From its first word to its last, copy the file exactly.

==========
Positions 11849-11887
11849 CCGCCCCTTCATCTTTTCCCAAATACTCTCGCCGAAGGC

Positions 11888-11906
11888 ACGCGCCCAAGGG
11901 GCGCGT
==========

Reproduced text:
Positions 11849-11887
11849 CCGCCCCTTCATCTTTTCCCAAATACTCTCGCCGAAGGC

Positions 11888-11906
11888 ACGCGCCCAAGGG
11901 GCGCGT